Author: Bethany Mahler
Judgment date: 29 September 2020
Citation: Briggs v IAG Limited t/as NRMA Insurance  NSWSC 1318
Jurisdiction: Supreme Court of New South Wales1
A dispute arose as to whether Mr Briggs' injuries were "minor" in accordance with s 1.6 of the Motor Accident Injuries Act (NSW) (MAIA). The dispute was determined by a Medical Assessor however, the certificate was challenged by Mr Briggs. A Review Panel constituted by the State Insurance Regulatory Authority (SIRA) provided a new certificate and reasoning. The Review Panel referenced a Spine Journal article in reaching their decision that the lumbar spine injury was a minor injury not causally related to the accident, because it was not an acute traumatic injury. The article had not been referenced in any of the material relied upon by the Medical Assessor or the parties.
Mr Briggs sought judicial review of the Review Panel's certificate on several grounds including that he was denied procedural fairness as he was not given notice of the Review Panel's intention to rely on the Spine Journal article.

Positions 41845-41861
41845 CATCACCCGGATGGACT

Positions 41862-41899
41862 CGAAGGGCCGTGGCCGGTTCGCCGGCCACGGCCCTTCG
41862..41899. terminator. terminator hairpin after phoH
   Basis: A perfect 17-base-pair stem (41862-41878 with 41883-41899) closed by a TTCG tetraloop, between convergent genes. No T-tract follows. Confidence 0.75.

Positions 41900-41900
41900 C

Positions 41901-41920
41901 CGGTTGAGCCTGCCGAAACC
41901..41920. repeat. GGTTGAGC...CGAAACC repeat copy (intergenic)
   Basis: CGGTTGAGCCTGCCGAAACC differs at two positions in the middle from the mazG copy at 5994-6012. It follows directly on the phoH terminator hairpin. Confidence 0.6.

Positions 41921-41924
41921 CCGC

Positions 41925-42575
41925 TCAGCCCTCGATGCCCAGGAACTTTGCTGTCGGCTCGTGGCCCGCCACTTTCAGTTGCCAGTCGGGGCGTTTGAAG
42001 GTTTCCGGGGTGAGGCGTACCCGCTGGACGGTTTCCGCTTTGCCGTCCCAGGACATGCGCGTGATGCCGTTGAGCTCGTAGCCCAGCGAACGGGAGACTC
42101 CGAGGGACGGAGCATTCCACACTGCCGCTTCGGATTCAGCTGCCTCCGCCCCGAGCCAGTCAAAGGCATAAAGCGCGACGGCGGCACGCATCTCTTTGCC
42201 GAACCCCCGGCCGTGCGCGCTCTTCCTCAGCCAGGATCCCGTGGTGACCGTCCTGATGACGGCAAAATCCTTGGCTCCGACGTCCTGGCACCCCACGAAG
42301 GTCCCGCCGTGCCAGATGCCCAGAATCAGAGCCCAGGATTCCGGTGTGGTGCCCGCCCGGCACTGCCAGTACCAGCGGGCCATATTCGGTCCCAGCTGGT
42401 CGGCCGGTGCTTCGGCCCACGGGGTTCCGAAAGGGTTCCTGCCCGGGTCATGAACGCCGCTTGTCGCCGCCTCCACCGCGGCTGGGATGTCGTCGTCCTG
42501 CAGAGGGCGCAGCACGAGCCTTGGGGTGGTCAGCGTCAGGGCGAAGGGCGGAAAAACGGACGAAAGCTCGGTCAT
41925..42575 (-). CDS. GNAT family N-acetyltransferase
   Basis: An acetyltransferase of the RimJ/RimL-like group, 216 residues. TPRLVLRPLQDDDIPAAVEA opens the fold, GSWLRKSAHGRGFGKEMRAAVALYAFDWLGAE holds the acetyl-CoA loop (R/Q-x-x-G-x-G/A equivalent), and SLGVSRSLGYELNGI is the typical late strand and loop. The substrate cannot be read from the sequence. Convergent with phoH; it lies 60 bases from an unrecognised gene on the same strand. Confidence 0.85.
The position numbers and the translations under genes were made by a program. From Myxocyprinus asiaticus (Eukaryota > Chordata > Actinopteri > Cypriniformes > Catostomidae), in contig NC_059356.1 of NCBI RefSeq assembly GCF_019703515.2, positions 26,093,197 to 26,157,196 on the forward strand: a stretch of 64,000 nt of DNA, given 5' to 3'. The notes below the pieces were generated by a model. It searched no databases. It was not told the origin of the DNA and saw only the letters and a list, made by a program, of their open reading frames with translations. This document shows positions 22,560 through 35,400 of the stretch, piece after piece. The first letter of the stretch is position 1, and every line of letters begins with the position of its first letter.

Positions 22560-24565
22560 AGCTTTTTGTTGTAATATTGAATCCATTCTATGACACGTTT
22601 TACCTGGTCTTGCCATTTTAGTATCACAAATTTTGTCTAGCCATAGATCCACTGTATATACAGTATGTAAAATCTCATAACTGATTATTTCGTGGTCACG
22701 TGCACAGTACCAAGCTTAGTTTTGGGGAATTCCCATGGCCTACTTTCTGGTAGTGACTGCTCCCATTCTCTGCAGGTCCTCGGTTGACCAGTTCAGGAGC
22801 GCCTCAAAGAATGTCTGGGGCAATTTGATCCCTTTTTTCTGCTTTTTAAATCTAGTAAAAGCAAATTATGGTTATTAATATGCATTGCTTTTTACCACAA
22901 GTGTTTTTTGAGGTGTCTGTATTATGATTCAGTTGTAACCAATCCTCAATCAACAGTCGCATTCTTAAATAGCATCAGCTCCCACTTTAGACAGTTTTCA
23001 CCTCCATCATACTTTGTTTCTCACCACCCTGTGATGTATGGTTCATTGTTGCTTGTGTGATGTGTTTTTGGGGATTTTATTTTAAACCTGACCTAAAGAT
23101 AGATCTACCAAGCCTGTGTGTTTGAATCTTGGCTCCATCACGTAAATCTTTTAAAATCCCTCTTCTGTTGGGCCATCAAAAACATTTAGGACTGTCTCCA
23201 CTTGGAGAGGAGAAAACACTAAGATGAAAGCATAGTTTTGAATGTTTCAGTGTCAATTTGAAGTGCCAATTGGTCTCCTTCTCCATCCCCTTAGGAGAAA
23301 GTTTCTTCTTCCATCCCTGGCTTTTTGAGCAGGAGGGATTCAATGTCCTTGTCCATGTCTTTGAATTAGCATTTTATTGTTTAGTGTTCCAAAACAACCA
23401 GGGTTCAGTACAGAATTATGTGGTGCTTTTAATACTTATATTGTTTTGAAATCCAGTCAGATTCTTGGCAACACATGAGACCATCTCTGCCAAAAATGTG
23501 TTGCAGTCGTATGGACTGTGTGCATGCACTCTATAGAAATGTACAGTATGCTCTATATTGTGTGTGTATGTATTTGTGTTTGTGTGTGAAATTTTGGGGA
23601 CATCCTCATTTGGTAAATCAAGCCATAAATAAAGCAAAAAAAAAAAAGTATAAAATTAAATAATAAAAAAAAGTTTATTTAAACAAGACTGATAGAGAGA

At the hearing the main point of contention was whether the Spine Journal article was medical literature referred to by the Review Panel to clarify spinal terminology or, "…a crucial factor in the Review Panel's finding on causation." If the latter, Mr Briggs submitted he was denied procedural fairness as he was not given notice of the Review Panel's intention to draw an adverse finding against his claim or the opportunity to respond.
"As in Pascoe, it is my view that the Review Panel in these proceedings used the article to draw an important adverse conclusion about the plaintiff’s case. The Review Panel had an obligation to provide the plaintiff with notice, and an opportunity to respond, before taking into account concepts drawn from an unknown source. To fail to do so was to deny the plaintiff procedural fairness."Harrison AsJ considered the Review Panel's use of the article extended beyond using medical literature which was straightforward or common knowledge. Rather, the article introduced terms that were unknown to the parties and not defined in the MAIA or the Motor Accident Guidelines.
On that basis, Harrison AsJ found, at :
"The Review Panel has constructively failed to exercise jurisdiction and made errors of law as it relates to findings on whole person impairment arising from the accident."
The matter was remitted to the SIRA to be determined according to law.
This also serves as a reminder for Medical Assessors and the Review Panel constituted by the SIRA of their obligation to provide adequate reasoning for their decision.
1 Harrison AsJ